Tuesday, November 7, 2017

All These Calls Tonight

There are MANY calls beginning with Foxtrot-Foxtrot tonight. 

IF what I understand about this is correct, Foxtrot-Foxtrot means the highest priority other than Klaxon (basically nuclear war). Regardless, the number of calls and their lengths tonight is insane. 

Friday, October 13, 2017

Want to Build Your Own SDR Radio?

If you're looking to build an SDR to use at home, the best package I have come across is this NooElec bundle that includes an SDR dongle, Ham It Up converter (including the $20 case), a 9:1 Balun for a longwire antenna (the antennas this kit comes with are not designed to receive HF frequencies like the ones HFGCS broadcasts on), and several adapters. To get going, you will only need a USB-A to USB-2.0 cable for the Ham It Up and a length of UNSHIELDED speaker wire for an antenna (the longer, the better and split into a "T" if possible. Search for "Randomwire Antenna" for more information).

All and all, this is roughly $170 when sold separately, but can currently be found for only $90! Combined with the USB cable and speaker wire listed above, $115 gets you all frequencies from 100 kHz up to 6 GHz!


Monday, September 25, 2017

If you're interested in getting into Ham Radio

I have a new blog about the basics and will be adding to it again tomorrow.  http://memefeng.blogspot.com/2017/09/so-youve-become-interested-in-amateur.html

This is the basics needed to become a ham yourself.

If you just want to listen and build an SDR to use at home, the best package I have come across is this NooElec bundle that includes an SDR dongle, Ham It Up converter (including the $20 case), a 9:1 Balun for a longwire antenna (the antennas this kit comes with are not designed to receive HF frequencies like the ones HFGCS broadcasts on), and several adapters. To get going, you will only need a USB-A to USB-2.0 cable for the Ham It Up and a length of UNSHIELDED speaker wire for an antenna (the longer, the better and split into a "T" if possible. Search for "Randomwire Antenna" for more information).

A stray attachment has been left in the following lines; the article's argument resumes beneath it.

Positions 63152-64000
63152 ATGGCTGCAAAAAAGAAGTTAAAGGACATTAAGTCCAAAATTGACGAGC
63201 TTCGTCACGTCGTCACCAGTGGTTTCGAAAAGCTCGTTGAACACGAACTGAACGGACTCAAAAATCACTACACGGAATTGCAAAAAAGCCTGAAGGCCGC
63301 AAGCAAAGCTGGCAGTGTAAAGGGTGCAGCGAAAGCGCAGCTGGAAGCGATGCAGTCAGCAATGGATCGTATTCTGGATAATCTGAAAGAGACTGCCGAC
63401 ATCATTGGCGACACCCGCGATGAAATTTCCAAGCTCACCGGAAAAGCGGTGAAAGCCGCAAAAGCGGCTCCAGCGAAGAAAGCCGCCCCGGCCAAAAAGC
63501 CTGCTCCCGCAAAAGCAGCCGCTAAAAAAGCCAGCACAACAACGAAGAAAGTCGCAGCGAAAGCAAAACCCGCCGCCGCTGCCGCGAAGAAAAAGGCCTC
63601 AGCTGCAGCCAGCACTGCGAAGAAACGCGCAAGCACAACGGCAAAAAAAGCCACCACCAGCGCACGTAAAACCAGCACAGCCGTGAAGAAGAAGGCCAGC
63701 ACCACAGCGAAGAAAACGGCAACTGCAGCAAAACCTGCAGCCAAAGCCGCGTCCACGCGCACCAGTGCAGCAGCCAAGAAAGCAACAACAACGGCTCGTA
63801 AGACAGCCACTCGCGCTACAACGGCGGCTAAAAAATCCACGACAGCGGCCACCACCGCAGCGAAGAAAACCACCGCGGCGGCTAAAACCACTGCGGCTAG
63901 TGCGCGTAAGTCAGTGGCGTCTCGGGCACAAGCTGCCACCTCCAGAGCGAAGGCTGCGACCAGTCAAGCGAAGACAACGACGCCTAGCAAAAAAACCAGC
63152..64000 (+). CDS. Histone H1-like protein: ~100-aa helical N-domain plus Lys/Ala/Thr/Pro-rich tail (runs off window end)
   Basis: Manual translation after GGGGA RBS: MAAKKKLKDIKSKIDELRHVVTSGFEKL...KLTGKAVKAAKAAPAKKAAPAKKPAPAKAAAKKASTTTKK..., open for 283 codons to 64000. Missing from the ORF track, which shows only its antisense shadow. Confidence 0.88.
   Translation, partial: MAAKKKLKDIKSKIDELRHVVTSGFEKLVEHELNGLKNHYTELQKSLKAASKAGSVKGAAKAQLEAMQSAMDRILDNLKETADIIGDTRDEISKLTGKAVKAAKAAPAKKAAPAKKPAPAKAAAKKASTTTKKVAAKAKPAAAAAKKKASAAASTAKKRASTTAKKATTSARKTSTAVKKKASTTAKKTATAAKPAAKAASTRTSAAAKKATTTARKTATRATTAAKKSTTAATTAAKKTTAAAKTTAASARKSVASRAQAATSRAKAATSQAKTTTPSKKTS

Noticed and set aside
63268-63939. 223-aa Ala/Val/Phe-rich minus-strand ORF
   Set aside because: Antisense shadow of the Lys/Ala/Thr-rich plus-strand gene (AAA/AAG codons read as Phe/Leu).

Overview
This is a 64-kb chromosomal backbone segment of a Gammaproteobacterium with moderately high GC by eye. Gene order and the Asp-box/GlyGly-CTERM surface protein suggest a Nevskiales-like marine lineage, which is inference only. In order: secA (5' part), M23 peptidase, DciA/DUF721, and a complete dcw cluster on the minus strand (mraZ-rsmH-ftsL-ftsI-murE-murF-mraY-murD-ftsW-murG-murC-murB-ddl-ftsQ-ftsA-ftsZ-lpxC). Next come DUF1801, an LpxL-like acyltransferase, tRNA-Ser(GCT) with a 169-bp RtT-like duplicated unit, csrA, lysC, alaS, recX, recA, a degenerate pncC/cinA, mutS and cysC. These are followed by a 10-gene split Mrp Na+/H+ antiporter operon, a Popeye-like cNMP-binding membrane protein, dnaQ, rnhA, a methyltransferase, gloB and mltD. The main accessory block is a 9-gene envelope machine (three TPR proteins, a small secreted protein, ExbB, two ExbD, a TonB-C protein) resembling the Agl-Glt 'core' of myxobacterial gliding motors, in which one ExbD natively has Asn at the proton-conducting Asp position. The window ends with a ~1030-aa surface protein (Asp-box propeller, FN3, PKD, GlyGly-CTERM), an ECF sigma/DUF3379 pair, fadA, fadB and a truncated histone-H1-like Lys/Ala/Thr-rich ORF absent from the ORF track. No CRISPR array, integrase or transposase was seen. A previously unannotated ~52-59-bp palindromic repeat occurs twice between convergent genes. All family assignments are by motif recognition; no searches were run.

All and all, this is roughly $170 when sold separately, but can currently be found for only $90! Combined with the USB cable and speaker wire listed above, $115 gets you all frequencies from 100 kHz up to 6 GHz! 


Sunday, September 3, 2017

A Simple Tutorial on the What and How of Understanding a Message on HFGCS.

I've been noticing a huge increase in traffic to this blog since the Nork Nuke Test, so I thought an update is needed. Sorry I don't update more often but I make very little from here and am focused on projects that keep food on me table (barely).

Firstly, if you're new to this, learn the NATO Phonetic Alphabet.

Why? It will be easier to understand what is going on. "Alpha" means A on a radio. Because of static, if people used ABCD it could be really easy to mistake C for E or D, or M for N, or S for F. Now, if you use a known phonetic word that begins with the required letter needing to be said and when said is very different from any other phonetic, it's easy to know Foxtrot means F and Sierra means S.

Good start? Golf Romeo Echo Alpha Tango! If you just read that as "GREAT!" you now understand Phonetic Alphabets!

So let's understand the typical messages we will hear on HFGCS.

There's basically 5 parts to any message. Preamble, message, time stamp, authenticator, and sender.

Preamble. This is the part of the message that contains the needed information for the intended recipient to know it is for them.

Message. This is the information the recipient needs from the sender. An "Order of the Day," if you will.

Time stamp. This part is the minutes of the hour anywhere in the world (save for those weird time zones off by a half hour in Canada and North Korea). Consider this part fixed to Greenwich Mean Time (GMT), or Universal Coordinated Time (UTC). In the U.S. Military, this is known as "Zulu" time.

Authenticator. A two alphanumeric phrase that verifies the message is true and real from the sender to the recipient that can be verified by the recipient's code book.

Sender. Who is sending the message. This can be either a fixed station such as Andrews Air Force Base or Offutt Air Force Base (as examples), or a Call Sign Station such as "Operator" or "Economic" (also examples). The latter Call Sign Stations could be anything from a fixed base such as Andrews using the Call Sign for a specific mission, or an Aircraft assigned to a mission.

Alright. Let's breakdown a common call. For the sake of saving time, the Phonetic Alphabet is translated into its intended letters.

Let's say we hear: "All Stations, All Stations. This is Andrews, break. SJ7UK, SJ7UK, message follows. SJ7UKKJHNY6T44T. Time: Zero Four, Authentication WN. This is Andrews out." (this will be repeated once more). This is a fictional call.

To break it down: